McCain will be less of a pain than Bush

Don’t bet on that. His foreign-policy views are of a bellicosity that would make Cheney blush, and they are unaccompanied in his head by even the tiniest sliver of actual information about the world.

35

Mathieu 03.19.08 at 11:20 am

Looking around the Internets the big issue seems to be: the political intent of the speech was to make the bad vibes resulting from Obama’s pastor’s aggressive rhetoric go away. Well, he obviously achieved that objective with the university-educated whities. But what about the “Reagan Democrats”, the white working-class? Will they get it – or prefer McCain, even though it may go against their “class interest”. They will see Obama as just another Brahmin who looks down on them and talks funny, unlike a good old boy like GW Bush or (to a lesser extent) McCain. Plus, he’s associated to black radicals. My only hope is that Obama is so unflappable that he will somehow reassure people like that that he is dependable and serious, a bit like Rudd did in Australia. But then Rudd was not an Aborigine.

36

dsquared 03.19.08 at 11:29 am

I’ve always found Blair to be shockingly poor speaker, though- he sounds like a nit-wit to me, like someone from an old “upper-class twit” sketch

To be honest, Obama sounds to me like a management consultant who’s listened to Eddie Murphy tapes, but he apparently goes down well with his target audience. Blair in his day had an absolutely huge impact, and there are any number of posts hanging round the internet where someone had their mind totally changed (ie: was talked onto the end of the shaft) “because of that speech”.

37

Barry 03.19.08 at 11:40 am

Steve, the way I’d put it is that, plus the fact that (if he were to be elected), it’d be established in his head and in reality that knowing jack sh*t all and screwing up mightily were *good* things for a president of the USA.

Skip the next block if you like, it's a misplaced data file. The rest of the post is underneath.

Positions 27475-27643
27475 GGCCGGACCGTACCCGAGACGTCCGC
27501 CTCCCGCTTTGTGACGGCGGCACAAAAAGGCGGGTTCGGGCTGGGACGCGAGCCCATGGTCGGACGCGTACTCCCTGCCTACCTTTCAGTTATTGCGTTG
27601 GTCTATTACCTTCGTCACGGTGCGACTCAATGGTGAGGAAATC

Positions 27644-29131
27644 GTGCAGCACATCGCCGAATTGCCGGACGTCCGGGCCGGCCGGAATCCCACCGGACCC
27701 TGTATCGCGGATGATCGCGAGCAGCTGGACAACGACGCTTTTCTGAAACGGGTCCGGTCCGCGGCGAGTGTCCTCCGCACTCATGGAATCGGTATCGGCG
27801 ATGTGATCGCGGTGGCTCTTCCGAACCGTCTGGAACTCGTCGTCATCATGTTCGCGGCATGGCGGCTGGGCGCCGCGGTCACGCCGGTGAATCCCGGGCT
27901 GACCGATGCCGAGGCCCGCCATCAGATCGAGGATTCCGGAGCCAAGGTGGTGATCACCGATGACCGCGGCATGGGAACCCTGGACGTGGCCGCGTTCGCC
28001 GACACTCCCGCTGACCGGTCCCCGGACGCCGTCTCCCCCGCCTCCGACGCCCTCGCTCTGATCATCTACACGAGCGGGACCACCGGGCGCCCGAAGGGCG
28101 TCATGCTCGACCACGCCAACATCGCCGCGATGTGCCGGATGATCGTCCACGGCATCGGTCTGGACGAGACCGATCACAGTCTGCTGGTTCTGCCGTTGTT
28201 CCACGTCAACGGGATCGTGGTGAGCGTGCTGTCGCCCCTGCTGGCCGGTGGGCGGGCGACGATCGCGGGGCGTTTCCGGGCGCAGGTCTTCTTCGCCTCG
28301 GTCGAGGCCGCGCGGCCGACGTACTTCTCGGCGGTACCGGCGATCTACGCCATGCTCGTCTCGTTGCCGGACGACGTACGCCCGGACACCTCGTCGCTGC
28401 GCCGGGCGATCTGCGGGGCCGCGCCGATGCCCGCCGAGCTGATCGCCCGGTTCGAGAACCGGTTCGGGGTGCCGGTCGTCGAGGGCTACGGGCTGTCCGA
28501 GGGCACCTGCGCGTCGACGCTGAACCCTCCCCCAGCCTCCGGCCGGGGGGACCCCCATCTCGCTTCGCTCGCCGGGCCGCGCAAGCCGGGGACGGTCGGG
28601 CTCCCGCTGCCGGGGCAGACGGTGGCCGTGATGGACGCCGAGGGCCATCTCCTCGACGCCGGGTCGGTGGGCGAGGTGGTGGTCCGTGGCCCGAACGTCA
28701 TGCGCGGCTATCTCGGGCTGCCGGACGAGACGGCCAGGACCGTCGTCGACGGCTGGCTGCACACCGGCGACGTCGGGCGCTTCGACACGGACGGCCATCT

38

Doug 03.19.08 at 11:40 am

“a management consultant who’s listened to Eddie Murphy tapes”

Trans: Obama’s too black white black white black white black white black white aw, ffuck it, let’s talk about Wales.

39

Katherine 03.19.08 at 11:50 am

What Novakant said @15. I have been saddened by Hilary’s apparent need to be hawkier than everyone in order to prove she’s not soft. It is tactic that has backfired domestically and internationally, I think.

It may not matter to the American voters much, but electing Obama would signal to the rest of the world that something very important has changed. McCain would just signal more of the disastrous same.

40

Steve LaBonne 03.19.08 at 12:32 pm

#32:

Dsquared’s comparison with Blair does worry me, and he’s right that “character” and “personality” are often over-emphasized. These are real things to worry about.

That’s the built-in evil of a presidential system, and the danger of the tendency to try (as Blair was quite obviously doing) to transform parliamentary systems into American-style leader personality cults. We’re stuck with it because of our benighted worship of a piece of 18th-century parchment, but one would hope that others would try to avoid repeating our mistakes.

#37:

I have been saddened by Hilary’s apparent need to be hawkier than everyone in order to prove she’s not soft.

Would that it were just Hillary. The dominant faction of the Democratic Party is completely sold on this way of “thinking”. Even Obama has had to promise that he’d increase the size of the armed forces, which is insane considering that they need to be cut by at least two-thirds to even begin approaching a size with any rational relationship to actual defense needs (as opposed to imperial pretensions).

41

dsquared 03.19.08 at 1:02 pm

electing Obama would signal to the rest of the world that something very important has changed

which is what we did with Blair and my oh my, weren’t the rest of Europe pissed off when they found out that said signal was not true.

42

Bruce Baugh 03.19.08 at 1:20 pm

One significant difference between Obama and Blair, as I understand it, is that Obama has at this point a substantial history of legislation (both sought and achieved) that actually does rein in executive and legislative power, particularly with simple but effective measures to document just what the authorities are up to. He’s also been good on trying to look ahead and forestall various kinds of trouble before they become crises. Hilzoy at Obsidian Wings has done the most thorough linking on this, so I’ll just wave at her work.